As a Communication Arts student, Kasilag took all the writing subjects, more than what was required. “I took Writing for Film, Writing for Radio and Television, etc. I really thought I’d end up in broadcasting, writing for entertainment,” she said. “Somewhere along the way, I ended up in journalism, the one field that a professor of mine said I’d never enter. ‘You’ll never be a journalist, Gik,’ I was told. ‘Masyado kang mabulaklak magsulat (Your writing is too flowery),’”
  Kasilag added: “People usually ask where my interest in writing came from. My father was a military officer and my mother was an accountant. Most girls as children have memories of learning to cook with their mothers. Mine never taught me how to cook. But she would sit me on the kitchen counter and while I ate whatever she was cooking she told me stories of our family, about growing up during the war, their life in Arayat, Pampanga, stories about my father’s family in Batangas, etc. It’s the stories that telenovelas are made of! She didn’t teach me how to cook but she taught me how to tell stories.”
Kasilag became a journalist because she wanted to visit far places to write about them for other people. Back then, she would find herself in a different Philippine city almost every weekend, listing down names of places she could barely pronounce and trying out every food and activity that each one offered. These days, she is much involved with Project Art, a creative consultancy firm she co-owns, which is engaged in curatorial, editorial and archival work. Her work as a journalist she considers telling stories, and photography for her is another form of it.
These two mediums are fused in “Short Stories,” which celebrates her love for words and images.
“It’s a constant search for ways to better tell a story. I’m grateful that my twin interests—writing and photography—fused seamlessly to create the core pieces for this exhibition,” she said. “There are stories everywhere. We don’t need to go far to find them. Sitting in a coffee shop or looking out the window while riding a bus, we overhear or witness events that spark our imagination. What I’ve done is to take this spark and run with it—creating a running commentary in my mind like a personal teleserye that I capture with images and words.”
A major part of the exhibit includes 10 photographs that Kasilag created stories for, thus combining visuals and text in each work. These were taken on her trips to such places as Zurich, Barcelona, Singapore and Kyoto, mostly in 2014, and these inspired her to write possible narratives behind them.
A picture is worth a thousand words, the clichĂ© goes, but these words often describe the obvious. Many photographs are ambivalent, even misleading, as we discovered, thus they need words. That’s why captions most often accompany photographs. They are the signs that points viewers to the right directions, illumining the proper meanings of photographs and enriching our experience of them.
In a way, the texts in Kasilag’s photographs are like captions, illustrating the photographer’s imagination, what she was thinking when she was taking the photos or looking at them afterwards.
The photograph Dress-up interested me. It shows a group of girls in kimono on the snow-sprinkled street, outside a cafe. It is a dainty and cheerful scene in Kyoto. Meanings pour in when I was informed that the girls were not Japanese but were Chinese tourists.
“It all started on our first girls-only vacation. We found ourselves in a quaint shop filled with kimonos and a charming owner determined to suit us all up,” the story goes. “It was tight and complicated to wear but each layer of clothing came with a story of ingenuity, resourcefulness and creativity woven into the very threads of the fabric. It was the story of a proud nation told in the most elegant fashion.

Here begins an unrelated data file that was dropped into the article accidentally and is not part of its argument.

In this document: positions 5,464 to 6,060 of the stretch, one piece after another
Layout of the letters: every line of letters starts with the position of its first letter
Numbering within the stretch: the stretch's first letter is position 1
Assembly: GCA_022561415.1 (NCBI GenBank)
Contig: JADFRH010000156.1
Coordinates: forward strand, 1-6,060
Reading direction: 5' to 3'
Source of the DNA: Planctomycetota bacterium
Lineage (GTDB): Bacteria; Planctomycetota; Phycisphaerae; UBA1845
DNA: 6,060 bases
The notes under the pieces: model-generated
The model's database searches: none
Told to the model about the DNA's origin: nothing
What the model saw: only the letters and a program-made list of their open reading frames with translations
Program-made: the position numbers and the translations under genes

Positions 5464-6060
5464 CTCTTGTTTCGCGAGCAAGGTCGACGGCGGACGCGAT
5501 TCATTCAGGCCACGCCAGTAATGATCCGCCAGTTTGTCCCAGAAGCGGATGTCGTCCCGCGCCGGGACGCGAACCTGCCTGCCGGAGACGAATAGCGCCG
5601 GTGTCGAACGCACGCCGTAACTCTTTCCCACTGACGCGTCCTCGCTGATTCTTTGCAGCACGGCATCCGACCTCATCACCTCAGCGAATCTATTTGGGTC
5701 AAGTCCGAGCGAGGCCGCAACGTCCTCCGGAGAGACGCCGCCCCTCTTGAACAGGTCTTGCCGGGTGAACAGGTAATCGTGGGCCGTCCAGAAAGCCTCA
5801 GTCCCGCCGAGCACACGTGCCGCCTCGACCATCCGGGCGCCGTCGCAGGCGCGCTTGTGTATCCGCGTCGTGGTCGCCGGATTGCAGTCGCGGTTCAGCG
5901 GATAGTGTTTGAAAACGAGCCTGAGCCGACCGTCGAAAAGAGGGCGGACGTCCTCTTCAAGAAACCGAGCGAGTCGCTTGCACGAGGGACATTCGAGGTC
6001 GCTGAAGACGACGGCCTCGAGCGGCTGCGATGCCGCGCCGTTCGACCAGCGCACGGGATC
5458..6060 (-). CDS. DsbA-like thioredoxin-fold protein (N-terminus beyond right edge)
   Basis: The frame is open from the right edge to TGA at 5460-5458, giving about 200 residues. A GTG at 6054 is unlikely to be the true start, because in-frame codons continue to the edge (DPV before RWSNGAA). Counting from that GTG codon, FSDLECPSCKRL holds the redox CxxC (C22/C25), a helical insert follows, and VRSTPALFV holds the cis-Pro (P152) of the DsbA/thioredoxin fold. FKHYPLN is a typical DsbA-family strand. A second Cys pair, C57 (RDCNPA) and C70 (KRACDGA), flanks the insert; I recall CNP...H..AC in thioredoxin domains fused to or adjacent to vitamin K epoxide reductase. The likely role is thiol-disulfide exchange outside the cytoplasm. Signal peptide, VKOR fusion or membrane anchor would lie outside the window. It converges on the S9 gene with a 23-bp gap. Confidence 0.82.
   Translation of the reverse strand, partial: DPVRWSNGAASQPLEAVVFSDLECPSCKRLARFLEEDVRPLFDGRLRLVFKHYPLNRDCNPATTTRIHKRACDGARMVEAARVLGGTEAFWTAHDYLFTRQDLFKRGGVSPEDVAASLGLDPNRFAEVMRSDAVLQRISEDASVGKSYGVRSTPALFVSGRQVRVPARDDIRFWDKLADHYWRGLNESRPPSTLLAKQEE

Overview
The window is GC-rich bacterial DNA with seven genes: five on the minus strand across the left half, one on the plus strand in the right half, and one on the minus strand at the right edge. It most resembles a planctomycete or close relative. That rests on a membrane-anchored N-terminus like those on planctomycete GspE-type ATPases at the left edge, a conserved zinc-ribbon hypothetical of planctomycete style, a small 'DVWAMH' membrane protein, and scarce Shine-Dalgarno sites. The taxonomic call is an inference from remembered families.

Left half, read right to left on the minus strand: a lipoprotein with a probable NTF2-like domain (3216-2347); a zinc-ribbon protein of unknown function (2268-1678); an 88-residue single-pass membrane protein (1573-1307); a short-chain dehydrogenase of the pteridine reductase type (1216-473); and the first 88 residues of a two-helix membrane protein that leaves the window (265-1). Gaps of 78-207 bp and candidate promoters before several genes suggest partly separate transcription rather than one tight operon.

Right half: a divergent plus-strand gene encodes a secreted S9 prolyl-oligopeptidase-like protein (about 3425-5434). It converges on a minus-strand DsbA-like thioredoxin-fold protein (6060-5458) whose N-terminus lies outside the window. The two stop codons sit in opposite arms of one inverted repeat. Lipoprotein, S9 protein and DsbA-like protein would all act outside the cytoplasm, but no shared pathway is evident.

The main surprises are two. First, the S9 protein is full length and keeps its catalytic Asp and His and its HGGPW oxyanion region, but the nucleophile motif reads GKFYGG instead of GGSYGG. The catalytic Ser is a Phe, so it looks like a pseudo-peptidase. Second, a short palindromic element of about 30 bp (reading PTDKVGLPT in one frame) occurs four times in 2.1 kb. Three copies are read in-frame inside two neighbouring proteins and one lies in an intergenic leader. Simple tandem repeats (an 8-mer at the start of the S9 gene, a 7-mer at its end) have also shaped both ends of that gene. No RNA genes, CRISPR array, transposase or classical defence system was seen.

“Since then, we have come to mark our travels with an afternoon playing dress-up. We have worn the hanbok, ao dai, cheongsam and sari.
“Girls really do bond over clothes. We just chose a more unique way of doing.”
The stories, like in this one, envelop the images with swathes and swathes of meanings, infusing them with heft and substance than by just looking at them. It also helps that the stories are more like prose poems, enhancing the mood of the photographs such as Furball, which shows a series of window shutters, a sign that says “Cat CafĂ©” and a feel of European colonial outpost in Asia; and Window, which shows a side of a building with its series of windows, rendered in black and white except for a man sitting at one of the windows.
The exhibit also includes photographs without text, most of them urban scenes which she is also drawn to. One notices about the photographs is the frequent appearances of bicycles, being ridden over a bridge, parked at a corner, even as a sign in a traffic light. The bicycle is easily a metaphor for movement, a symbol in childhood memories often meaning freedom or just being carefree. Also, it manifests a fascination with design, the bicycle being a machine that is bare for everyone to see, with its workings and wheels. 
“I love the idea of bicycles,” Kasilag confirmed. “The concept of solo travel without need for fuel. There’s a sense of freedom to it that I really find attractive.”
“Unfortunately, I never learned to ride,” she added. “So, I could never relate to the saying, ‘It’s just like riding a bike...’ Though I haven’t given up hope. Maybe one day, I’ll learn.”
“Short Stories” also features a series called Tres, each piece consisting of three complementing images printed on instant film then mounted on patterned fabric.
“Every day, we get assaulted by so much visual cues—grand architecture, massive billboards, graffiti-filled walls. I tend to gravitate towards the details. I love looking at windows, doors, floors, roofs. Tres allowed me to explore these details, compare the nuances of different windows for instance, and shine a light on the patterns they create. The patterns give a sense of order and help me appreciate the details. After all, didn’t a wise person once say that love is in the details?” Kasilag explained.
In “Short Stories,” Kasilag shares with us a magical map where we can find beauty in the most unexpected places, as she herself embarks on a journey, and these little corners, streets and buildings speak to us, coaxed by her photography and words, serving as metonymy for different human experiences. 

“Short Stories: An Exhibit of Photographs and Fiction in a Hurry” is on view at the Prism Gallery from October 10 to 24, 2015. For inquiries, call the gallery at 886-3947.

 
Dress-up, photograph and text, 19 by 13 inches
Furball, photograph and text, 19 by 13 inches

Endless Summer 2, photograph, 16 by 12 inches

Tres: Doors, three instant film mounted on fabric covered board, 6 by 9 inches
Tres: Storefronts, three instant film mounted on fabric covered board, 6 by 9 inches
 
The writer-photographer Giselle Kasilag